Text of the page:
Hong Kong’s leader on Tuesday intensified his campaign to crack down on more democratic challenges by unveiling plans to eliminate most directly elected seats on local district assemblies, the last major political representative bodies chosen by the public.
CEO John Lee He said the proposed reform would reduce the percentage of directly elected seats in the organization at the municipal level to about 20 percent – from about 90 percent currently.
This is even lower than when these bodies were first set up in the 1980s, when Hong Kong was governed by Britain.
He said the rest of the 470 seats would be occupied by government appointees, heads of rural committees and others elected by local committees that staff many pro-establishment figures.
He said, “I don’t agree that absolute electoral vote counting means democracy.” “Different places have their own systems that must take into account all the characteristics and elements of that place.”
The planned electoral changes are widely seen as part of Beijing’s increasing control On the former British colony, which was promised autonomy when it returned to China in 1997.
Two years ago, Hong Kong actually amended its electoral laws for its legislature, greatly reducing the public’s ability to vote and increasing the number of voters. pro-Beijing legislators Make decisions for the city.
In the past, the race for district MP seats in the city drew little international attention as councilors dealt mainly with municipal matters, such as regulating building projects and ensuring that public facilities were in good condition.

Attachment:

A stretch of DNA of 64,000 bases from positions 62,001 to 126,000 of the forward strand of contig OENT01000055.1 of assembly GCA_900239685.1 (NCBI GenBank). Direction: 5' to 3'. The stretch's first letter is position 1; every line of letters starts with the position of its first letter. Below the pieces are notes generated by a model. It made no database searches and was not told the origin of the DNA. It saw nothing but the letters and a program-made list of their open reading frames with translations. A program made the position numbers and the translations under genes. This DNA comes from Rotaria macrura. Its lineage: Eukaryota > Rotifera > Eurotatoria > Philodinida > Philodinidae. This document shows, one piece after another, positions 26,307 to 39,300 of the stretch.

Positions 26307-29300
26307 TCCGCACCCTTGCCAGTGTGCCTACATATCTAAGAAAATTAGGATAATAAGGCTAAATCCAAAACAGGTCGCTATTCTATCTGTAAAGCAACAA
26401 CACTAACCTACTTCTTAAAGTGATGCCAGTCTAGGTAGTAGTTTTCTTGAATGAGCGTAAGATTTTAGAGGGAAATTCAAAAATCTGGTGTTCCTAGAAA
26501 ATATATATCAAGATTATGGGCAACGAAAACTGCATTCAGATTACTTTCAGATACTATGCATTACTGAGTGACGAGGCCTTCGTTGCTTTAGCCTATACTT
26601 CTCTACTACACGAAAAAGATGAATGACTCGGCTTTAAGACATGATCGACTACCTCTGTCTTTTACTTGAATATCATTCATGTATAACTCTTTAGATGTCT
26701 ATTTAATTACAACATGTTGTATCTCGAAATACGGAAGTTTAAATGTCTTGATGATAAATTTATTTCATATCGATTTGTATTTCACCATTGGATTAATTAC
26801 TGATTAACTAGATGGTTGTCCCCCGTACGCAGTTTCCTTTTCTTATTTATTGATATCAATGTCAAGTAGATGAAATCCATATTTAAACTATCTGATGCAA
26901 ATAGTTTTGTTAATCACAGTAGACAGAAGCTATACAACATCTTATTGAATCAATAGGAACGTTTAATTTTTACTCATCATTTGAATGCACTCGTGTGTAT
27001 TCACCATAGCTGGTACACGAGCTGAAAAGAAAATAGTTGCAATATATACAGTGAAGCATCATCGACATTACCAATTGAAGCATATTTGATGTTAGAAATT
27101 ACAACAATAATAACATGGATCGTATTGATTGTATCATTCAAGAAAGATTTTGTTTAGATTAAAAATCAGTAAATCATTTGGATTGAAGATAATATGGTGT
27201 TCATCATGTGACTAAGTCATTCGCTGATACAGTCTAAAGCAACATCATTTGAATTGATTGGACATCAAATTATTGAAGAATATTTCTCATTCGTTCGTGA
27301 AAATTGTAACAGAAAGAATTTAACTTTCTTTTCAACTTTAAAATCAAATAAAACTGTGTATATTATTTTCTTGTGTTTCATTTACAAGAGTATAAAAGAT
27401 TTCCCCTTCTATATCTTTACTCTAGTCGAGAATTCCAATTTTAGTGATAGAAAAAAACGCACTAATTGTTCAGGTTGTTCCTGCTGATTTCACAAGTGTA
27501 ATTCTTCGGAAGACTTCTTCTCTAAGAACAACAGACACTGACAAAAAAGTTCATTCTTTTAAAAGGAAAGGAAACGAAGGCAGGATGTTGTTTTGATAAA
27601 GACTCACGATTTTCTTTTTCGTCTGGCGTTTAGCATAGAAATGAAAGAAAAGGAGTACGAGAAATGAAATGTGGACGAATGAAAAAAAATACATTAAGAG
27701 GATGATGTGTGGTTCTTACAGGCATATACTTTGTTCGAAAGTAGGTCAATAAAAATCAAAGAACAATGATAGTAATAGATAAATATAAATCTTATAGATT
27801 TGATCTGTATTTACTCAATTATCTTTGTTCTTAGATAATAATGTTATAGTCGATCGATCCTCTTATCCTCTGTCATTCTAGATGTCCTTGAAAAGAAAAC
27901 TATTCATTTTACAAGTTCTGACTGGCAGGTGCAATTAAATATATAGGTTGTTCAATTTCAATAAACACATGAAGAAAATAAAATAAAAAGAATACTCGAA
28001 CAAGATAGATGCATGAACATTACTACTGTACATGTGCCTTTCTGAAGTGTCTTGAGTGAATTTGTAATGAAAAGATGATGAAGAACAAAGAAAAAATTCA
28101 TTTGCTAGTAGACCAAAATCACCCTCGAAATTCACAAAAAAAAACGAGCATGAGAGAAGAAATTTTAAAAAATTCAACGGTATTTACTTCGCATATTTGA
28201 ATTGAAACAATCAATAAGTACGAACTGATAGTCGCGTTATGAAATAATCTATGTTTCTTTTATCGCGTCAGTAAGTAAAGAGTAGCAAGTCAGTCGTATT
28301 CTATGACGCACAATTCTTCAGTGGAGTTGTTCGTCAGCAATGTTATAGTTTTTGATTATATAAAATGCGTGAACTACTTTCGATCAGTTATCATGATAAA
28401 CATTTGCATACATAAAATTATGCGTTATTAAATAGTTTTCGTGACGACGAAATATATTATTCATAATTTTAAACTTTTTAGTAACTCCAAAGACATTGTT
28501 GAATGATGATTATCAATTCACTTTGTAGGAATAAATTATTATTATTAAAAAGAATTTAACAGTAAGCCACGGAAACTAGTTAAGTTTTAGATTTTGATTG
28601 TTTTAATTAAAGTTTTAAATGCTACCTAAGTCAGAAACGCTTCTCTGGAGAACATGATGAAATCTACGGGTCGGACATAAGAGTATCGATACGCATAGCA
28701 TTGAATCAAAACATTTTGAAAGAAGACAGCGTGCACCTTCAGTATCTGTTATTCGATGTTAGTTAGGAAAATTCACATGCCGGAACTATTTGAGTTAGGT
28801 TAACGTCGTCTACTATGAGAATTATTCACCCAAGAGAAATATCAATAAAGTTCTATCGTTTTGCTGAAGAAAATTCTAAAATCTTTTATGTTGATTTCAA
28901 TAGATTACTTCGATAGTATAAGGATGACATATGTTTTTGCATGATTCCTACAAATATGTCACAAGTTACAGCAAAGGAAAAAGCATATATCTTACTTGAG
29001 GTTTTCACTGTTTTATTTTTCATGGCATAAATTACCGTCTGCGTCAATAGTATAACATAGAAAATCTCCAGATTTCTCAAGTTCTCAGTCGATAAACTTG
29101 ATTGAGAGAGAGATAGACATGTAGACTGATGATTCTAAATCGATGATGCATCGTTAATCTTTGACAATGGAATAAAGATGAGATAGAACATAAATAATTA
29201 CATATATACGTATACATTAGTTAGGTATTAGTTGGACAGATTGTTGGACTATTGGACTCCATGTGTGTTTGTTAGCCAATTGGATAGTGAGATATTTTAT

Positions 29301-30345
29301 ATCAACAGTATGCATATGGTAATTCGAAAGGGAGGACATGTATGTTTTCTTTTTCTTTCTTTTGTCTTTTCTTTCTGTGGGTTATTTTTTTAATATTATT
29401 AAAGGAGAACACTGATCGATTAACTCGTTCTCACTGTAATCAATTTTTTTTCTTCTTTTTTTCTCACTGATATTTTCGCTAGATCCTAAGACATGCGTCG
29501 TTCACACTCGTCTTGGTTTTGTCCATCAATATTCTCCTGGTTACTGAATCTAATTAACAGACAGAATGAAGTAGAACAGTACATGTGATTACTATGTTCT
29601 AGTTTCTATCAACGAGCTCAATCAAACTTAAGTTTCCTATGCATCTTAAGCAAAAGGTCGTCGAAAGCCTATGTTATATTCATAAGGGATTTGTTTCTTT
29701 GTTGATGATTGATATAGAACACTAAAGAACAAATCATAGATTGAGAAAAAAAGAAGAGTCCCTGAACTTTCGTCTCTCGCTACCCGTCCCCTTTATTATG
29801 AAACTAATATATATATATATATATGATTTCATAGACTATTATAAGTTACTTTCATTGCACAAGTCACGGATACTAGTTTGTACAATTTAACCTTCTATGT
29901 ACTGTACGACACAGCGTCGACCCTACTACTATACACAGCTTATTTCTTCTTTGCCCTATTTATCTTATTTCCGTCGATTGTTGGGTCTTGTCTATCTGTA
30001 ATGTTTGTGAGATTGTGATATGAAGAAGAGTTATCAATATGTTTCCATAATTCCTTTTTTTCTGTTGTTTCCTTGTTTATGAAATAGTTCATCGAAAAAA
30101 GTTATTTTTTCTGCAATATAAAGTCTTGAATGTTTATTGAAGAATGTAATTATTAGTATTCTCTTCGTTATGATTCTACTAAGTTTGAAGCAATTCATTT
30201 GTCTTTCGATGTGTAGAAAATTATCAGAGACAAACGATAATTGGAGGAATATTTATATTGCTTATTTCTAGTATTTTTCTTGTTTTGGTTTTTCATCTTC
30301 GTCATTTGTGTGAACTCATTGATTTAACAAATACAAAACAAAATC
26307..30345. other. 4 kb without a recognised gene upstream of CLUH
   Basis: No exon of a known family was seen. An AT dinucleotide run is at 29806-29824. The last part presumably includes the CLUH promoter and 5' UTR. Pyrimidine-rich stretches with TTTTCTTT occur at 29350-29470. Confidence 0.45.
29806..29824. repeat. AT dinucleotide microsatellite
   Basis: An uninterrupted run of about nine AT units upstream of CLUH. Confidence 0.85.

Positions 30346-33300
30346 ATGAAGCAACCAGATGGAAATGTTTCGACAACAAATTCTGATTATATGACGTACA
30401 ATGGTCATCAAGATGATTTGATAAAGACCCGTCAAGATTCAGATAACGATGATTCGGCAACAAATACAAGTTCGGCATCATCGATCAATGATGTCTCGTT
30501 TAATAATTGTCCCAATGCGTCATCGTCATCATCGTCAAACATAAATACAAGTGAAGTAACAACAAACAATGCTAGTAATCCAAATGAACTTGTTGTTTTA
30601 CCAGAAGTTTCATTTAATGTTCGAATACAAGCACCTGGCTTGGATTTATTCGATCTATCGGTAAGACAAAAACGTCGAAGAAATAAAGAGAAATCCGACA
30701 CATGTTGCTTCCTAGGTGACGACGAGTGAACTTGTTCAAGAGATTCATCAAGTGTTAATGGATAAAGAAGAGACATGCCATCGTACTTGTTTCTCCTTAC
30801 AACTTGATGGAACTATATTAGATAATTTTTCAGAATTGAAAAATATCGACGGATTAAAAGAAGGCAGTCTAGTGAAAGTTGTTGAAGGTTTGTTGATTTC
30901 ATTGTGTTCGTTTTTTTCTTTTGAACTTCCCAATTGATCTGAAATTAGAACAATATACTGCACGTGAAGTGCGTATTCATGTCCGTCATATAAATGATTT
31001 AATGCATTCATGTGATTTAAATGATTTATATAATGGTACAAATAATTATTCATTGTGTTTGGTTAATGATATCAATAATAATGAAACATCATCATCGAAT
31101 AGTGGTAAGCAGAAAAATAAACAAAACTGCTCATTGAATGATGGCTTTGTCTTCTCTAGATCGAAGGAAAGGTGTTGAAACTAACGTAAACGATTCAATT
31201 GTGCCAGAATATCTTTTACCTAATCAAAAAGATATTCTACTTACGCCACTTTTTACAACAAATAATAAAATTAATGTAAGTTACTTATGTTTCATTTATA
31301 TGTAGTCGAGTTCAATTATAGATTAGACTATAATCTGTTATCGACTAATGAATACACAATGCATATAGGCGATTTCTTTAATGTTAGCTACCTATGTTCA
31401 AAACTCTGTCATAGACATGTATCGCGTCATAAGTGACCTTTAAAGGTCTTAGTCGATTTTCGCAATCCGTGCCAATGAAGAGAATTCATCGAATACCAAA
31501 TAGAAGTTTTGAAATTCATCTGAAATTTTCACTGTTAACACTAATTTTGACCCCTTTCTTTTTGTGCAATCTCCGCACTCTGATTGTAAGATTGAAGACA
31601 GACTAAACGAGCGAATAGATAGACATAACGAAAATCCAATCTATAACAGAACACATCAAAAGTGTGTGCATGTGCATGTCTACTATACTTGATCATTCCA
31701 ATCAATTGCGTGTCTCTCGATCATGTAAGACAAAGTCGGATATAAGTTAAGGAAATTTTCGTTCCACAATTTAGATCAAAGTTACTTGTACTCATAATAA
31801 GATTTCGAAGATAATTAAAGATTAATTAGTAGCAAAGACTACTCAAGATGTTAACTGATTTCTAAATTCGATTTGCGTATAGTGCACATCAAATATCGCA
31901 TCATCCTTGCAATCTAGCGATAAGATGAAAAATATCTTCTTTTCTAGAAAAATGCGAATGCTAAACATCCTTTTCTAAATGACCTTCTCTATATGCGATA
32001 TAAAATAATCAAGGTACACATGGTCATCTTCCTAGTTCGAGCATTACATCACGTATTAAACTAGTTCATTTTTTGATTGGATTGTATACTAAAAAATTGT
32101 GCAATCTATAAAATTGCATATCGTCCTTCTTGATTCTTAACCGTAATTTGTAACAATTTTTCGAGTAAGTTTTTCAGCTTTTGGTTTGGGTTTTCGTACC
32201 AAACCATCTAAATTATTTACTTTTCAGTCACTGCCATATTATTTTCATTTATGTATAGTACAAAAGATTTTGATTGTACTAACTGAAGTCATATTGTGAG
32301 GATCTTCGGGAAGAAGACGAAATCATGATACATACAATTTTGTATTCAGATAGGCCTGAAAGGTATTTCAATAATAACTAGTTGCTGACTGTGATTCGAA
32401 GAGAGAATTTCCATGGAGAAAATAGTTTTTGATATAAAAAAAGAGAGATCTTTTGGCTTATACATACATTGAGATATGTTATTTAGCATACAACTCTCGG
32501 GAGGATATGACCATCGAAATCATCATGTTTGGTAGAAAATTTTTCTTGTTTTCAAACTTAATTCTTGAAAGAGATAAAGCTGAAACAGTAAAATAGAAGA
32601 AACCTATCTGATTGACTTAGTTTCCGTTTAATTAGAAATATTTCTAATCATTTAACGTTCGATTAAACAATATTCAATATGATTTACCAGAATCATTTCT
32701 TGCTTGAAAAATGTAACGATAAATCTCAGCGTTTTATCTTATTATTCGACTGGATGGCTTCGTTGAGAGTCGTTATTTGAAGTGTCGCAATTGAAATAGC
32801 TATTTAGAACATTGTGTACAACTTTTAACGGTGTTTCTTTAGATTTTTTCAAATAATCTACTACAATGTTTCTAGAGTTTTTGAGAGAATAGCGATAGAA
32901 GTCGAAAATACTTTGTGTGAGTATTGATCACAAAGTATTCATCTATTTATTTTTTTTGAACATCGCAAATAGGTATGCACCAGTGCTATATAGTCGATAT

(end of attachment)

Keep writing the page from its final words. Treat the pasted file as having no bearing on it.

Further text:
But their councils took on importance after Medina Pro-democracy camp He won a landslide victory in the latest poll at the height of the anti-government protests in 2019.
Several pro-democracy district councilors eventually resigned in 2021, after authorities imposed an oath requirement to demand allegiance to the city. Their mass resignations followed media reports that councilors might have to pay back their wages if they were subsequently removed from office, which was neither confirmed nor denied by the government at the time.
Critics saw the demand as part of a broader crackdown on the pro-democracy movement after mass protests and the enactment of the sweeping national security law in 2020.
The resignations and other ineligibility, Lee said, have left roughly a third of the elected representatives still serving on the boards.
The next county council election is expected later this year.


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